52. 52. 2/19/2019 52 Case Study: Restaurant Dining – Event Sourcing and CQRS Order Payment • Add Drinks • Add Food • Update Food Commands • Open Table • Add Juice • Add Soda • Add Appetizer 1 • Add Appetizer 2 • Serve Drinks • Prepare Food • Serve Food Events • Drinks Added • Food Added • Food Updated • Food Discontinued • Table Opened • Juice Added • Soda Added • Appetizer 1 Added • Appetizer 2 Added • Juice Served • Soda Served • Appetizer Served • Food Prepared • Food Served • Prepare Bill • Process Payment • Bill Prepared • Payment Processed • Payment Approved • Payment Declined • Cash Paid When people arrive at the Restaurant and take a table, a Table is opened. They may then order drinks and food. Drinks are served immediately by the table staff, however food must be cooked by a chef. Once the chef prepared the food it can then be served. Table is closed then the bill is prepared. Microservices • Dinning Order • Billable Order Customer Journey thru Dinning Processes Processes Food Menu KitchenDining • Remove Soda • Add Food 1 • Add Food 2 • Place Order • Close Table • Remove Soda • Food 1 Added • Food 2 Added • Order Placed • Table Closed ES Aggregate 3 2 4 1
  53. 53. 2/19/2019 53 RESTful APIs • STANDARDS • API VERSIONING STANDARDS
  54. 54. 2/19/2019 54 RESTful Guidelines 1. Endpoints as nouns, NOT verbs Ex. /catalogues /orders /catalogues/products and NOT /getProducts/ /updateProducts/ 2. Use plurals Ex. /catalogues/{catalogueId} and NOT /catalogue/{catalogueId} 3. Documenting 4. Paging 5. Use SSL 6. HTTP Methods GET / POST / PUT / DELETE / OPTIONS / HEAD 7. HTTP Status Codes (Effective usage) 8. Versioning Media Type Version GET /account/5555 HTTP/1.1 Accept: application/vnd.catalogues.v1+json URL path version https://domain/v1/catalogues/products
  55. 55. 2/19/2019 55 RESTful Guidelines – Query Examples Search All Products Search Products By Catalogue ID Search Products By Catalogue ID & Product ID
  56. 56. 2/19/2019 56 RESTful Guidelines – Query Examples Two different implementation of same query
  57. 57. 2/19/2019 57 # Name * Who Uses Pros Cons 1 Media Type Versioning Accept: Application/vnd.api.article+xml; version=1.0 Med GitHub • Version Directly @ resource level • Preserve URI • Close to RESTful Specs • Harder to Test • Distort HTTP Headers purpose • Tools required for testing 2 Custom Headers Versioning X-API-Version: 2. Med Microsoft • Preservers URI • Harder to Test • Tools required for testing 3 URI Versioning api.example.com/v1/resource High Google Twitter Amazon • Most common method • Versions can be explored using Browser • Easy to use • Disrupts RESTful Compliance. URI should represent resource and not versions 4 Domain Versioning apiv1.example.com/resource Low Facebook • Same as are URI Versioning • Same as URI Versioning 5 Request Parameter Versioning GET /something/?version=0.1 High Pivotal NetFlix • Similar to URI versioning • It can get messy 6 Date Versioning First request saves the date. Low Clearbit • New APIs can be shipped without changing the end points • Complex to implement • Traceability is difficult. API Versioning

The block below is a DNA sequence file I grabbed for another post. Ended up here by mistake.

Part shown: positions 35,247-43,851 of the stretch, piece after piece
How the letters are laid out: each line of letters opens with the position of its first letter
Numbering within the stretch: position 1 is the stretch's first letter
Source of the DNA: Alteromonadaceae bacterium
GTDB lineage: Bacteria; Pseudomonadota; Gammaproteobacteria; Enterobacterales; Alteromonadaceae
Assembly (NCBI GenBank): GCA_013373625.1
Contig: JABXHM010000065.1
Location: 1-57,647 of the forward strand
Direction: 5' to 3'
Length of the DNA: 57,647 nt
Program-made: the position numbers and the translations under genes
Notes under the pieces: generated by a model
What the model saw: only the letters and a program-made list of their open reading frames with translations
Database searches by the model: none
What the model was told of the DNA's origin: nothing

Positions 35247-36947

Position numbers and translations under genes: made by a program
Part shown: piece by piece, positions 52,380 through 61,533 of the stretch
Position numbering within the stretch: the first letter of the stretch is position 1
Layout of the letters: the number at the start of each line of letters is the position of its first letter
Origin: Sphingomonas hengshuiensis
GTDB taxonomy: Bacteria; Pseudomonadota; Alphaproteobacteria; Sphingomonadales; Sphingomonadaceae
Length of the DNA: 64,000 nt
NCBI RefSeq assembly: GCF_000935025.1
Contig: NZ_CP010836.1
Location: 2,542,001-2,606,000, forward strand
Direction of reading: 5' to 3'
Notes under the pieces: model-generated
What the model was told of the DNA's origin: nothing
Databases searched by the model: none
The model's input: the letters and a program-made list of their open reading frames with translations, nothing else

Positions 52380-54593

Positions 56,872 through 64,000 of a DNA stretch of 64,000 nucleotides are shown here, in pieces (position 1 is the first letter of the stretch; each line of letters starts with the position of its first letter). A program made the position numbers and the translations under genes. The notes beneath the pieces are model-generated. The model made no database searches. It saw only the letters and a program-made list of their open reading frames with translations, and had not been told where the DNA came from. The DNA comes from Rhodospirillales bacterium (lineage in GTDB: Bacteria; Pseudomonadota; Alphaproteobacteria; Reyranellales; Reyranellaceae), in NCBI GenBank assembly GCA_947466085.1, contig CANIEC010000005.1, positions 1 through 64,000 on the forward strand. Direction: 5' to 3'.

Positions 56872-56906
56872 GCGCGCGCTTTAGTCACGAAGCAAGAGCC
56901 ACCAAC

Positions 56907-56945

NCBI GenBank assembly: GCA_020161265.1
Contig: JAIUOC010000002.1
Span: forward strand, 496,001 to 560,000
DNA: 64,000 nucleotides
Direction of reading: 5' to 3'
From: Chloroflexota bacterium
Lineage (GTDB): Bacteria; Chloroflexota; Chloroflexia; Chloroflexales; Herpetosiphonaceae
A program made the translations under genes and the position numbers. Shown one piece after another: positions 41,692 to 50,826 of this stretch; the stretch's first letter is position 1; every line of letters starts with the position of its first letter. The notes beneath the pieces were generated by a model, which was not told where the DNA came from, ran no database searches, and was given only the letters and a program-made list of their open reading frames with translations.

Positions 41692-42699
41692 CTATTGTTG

58. 58. 2/19/2019 58 Testing Strategies • UNIT TESTING • COMPONENT TESTING • INTEGRATION CONTRACT TESTING • INTEGRATION TESTING
  59. 59. 2/19/2019 59 Microservices Testing Strategies Ubiquitous Language Domain Expert Analyst Developers QA Design Docs Test Cases Code E2E Testing Integration Testing Contract Testing Component Testing Unit Testing Number of Tests Speed Cost Time Mike Cohen’s Testing Pyramid Test Pyramid: https://martinfowler.com/bliki/TestPyramid.html 70% 20% 10%
  60. 60. 2/19/2019 60 Microservices Testing Strategy Unit Testing A unit test exercises the smallest piece of testable software in the application to determine whether it behaves as expected. Source: https://martinfowler.com/articles/microservice-testing/#agenda Component Testing A component test limits the scope of the exercised software to a portion of the system under test, manipulating the system through internal code interfaces and using test doubles to isolate the code under test from other components. Integration Testing An integration test verifies the communication paths and interactions between components to detect interface defects Integration Contract Testing An Integration Contract test is a test at the boundary of an external service verifying that it meets the contract expected by a consuming service. End 2 End Testing An end-to-end test verifies that a system meets external requirements and achieves its goals, testing the entire system, from end to end Say NO to End 2 End Tests - Mike Walker April 22, 2015. Google Test Blog
  61. 61. 2/19/2019 61 Testing ToolsMicroservices Testing Scenarios / Tools Contract Testing Scope Integration Testing Verifies the communication paths and interactions between components to detect interface defects Contract Testing It is a test at the boundary of an external service verifying that it meets the contract expected by a consuming service. Payment Mock IntegrationContractTestingScope Test Double Montebank Cart Component Testing Unit Testing IntegrationTestingScope Order REST / HTTP or Events / Kafka Item ID, Quantity, Address.. Mock Order Component Testing A component test limits the scope of the exercised software to a portion of the system under test. Order Payment Unit Testing Firewall Integration Testing Scope REST / HTTP Payment Sandbox Component Testing